KANSAS CITY, Mo. — Missouri Gov. Mike Parson voiced his support for a statewide drug monitoring program Thursday during a visit to Truman Medical Center in Kansas City, Missouri.
Currently, Missouri is the only state that does not have a tracking system for doctors to see if patients are abusing prescription medication. One in 65 people in Missouri die from a prescription drug overdose.
"What comes with opioid addition is a tolerance," Dr. Stephen Thornton at the University of Kansas Health System said in an interview last year. "You have to take more of it to get the same effect."
The opioid problem is a national crisis, but Kansas and Missouri aren't immune. Prescription drugs aren't the only source of the problem, but doctor-prescribed pain killers, including oxycodone and hydrocodone, are a big part it.
"We have an extremely high death rate in this state not to do anything about that when we have the ability to give them the tools to give it a fighting chance," Parson said.
Kansas passed legislation to create a tracking system for prescription drugs in 2008. It allows doctors to see if people are being over prescribed or abusing drugs via an online portal.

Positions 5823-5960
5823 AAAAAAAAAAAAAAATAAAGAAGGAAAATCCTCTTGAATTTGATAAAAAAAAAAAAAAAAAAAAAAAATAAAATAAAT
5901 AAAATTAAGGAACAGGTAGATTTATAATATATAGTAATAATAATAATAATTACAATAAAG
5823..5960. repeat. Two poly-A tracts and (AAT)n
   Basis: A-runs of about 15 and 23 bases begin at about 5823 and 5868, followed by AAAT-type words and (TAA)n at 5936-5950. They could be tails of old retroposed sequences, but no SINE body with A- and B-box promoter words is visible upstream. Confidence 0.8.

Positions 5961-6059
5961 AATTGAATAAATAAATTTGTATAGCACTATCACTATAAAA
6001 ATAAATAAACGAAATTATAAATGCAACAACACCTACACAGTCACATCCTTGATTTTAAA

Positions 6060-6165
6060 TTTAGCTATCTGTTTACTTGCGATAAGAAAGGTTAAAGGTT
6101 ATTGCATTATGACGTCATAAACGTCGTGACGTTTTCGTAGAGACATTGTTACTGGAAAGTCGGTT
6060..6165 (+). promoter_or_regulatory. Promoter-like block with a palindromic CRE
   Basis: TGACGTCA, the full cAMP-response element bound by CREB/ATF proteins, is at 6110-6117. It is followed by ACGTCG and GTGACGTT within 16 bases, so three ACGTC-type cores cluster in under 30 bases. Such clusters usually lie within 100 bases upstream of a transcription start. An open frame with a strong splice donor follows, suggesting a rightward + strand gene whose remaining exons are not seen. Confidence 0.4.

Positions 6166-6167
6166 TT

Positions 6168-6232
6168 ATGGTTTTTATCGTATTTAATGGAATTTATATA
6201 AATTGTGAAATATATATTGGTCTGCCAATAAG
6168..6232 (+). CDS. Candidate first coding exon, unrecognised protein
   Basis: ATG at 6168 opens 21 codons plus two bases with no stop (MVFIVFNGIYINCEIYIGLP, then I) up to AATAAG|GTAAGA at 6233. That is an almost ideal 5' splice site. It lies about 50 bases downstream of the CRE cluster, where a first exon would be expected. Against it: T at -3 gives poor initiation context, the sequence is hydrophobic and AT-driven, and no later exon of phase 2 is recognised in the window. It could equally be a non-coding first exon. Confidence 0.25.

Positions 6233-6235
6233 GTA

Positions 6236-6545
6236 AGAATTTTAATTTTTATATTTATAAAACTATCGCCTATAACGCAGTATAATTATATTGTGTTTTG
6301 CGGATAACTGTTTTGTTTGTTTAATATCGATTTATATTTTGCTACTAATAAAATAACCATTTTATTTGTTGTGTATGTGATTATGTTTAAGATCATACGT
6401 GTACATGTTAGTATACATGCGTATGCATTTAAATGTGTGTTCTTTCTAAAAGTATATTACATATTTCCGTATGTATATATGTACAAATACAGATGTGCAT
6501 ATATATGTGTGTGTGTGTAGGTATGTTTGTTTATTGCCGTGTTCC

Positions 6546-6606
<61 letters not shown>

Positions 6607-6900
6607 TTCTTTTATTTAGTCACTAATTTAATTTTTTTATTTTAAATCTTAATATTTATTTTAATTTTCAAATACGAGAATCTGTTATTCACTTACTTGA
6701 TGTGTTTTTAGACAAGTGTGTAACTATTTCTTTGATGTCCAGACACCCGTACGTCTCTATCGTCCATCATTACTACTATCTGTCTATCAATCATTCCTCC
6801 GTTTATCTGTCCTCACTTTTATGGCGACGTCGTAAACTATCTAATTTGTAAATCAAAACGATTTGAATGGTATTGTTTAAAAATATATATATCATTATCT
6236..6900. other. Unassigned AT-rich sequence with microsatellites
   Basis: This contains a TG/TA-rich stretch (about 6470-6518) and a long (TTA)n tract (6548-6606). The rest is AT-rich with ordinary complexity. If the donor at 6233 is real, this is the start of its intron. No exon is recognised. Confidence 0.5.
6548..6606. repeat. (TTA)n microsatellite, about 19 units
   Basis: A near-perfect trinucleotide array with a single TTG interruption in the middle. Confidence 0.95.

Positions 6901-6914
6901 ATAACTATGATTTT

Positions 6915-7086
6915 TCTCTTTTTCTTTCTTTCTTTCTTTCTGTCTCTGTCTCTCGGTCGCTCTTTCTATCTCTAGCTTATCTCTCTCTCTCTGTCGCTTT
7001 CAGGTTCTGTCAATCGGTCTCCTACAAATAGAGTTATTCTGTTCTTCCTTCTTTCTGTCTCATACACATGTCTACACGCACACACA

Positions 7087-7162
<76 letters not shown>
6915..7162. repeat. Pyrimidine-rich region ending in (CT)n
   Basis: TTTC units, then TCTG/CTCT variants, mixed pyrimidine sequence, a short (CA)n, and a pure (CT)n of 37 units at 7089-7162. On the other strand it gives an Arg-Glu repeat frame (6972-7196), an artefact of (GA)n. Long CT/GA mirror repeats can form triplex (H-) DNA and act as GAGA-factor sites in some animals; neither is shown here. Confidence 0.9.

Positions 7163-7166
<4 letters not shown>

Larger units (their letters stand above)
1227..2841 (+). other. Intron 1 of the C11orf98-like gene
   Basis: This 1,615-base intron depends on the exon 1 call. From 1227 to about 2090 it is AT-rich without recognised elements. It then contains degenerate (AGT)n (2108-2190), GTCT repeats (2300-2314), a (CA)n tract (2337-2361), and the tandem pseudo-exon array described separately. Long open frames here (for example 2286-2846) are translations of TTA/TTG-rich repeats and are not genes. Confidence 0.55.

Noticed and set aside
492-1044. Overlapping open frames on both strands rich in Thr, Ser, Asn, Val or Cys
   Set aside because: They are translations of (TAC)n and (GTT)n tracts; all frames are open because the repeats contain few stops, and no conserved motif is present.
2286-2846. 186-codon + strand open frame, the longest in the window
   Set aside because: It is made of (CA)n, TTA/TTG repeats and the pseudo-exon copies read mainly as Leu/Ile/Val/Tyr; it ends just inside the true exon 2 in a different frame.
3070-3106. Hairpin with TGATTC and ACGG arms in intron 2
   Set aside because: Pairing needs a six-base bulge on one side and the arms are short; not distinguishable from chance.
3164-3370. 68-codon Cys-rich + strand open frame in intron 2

"Person comes in, there is something not right with their story, you look them up on the tracking system and they were at another emergency room like yesterday and got x amount," Thornton said.
Former Missouri Gov. Eric Greitens created a tracking system for state officials, but some medical professionals said that didn't go far enough.
Parson wants legislation to create a statewide system for doctors in an effort to help save lives.
"We are the only state that doesn’t do that," Parson said. "Because of my law enforcement career, law enforcement needs the tools to do their jobs. Professionals need to be able to do their job. Hopefully, that is something we can push forward and get legislation to my desk."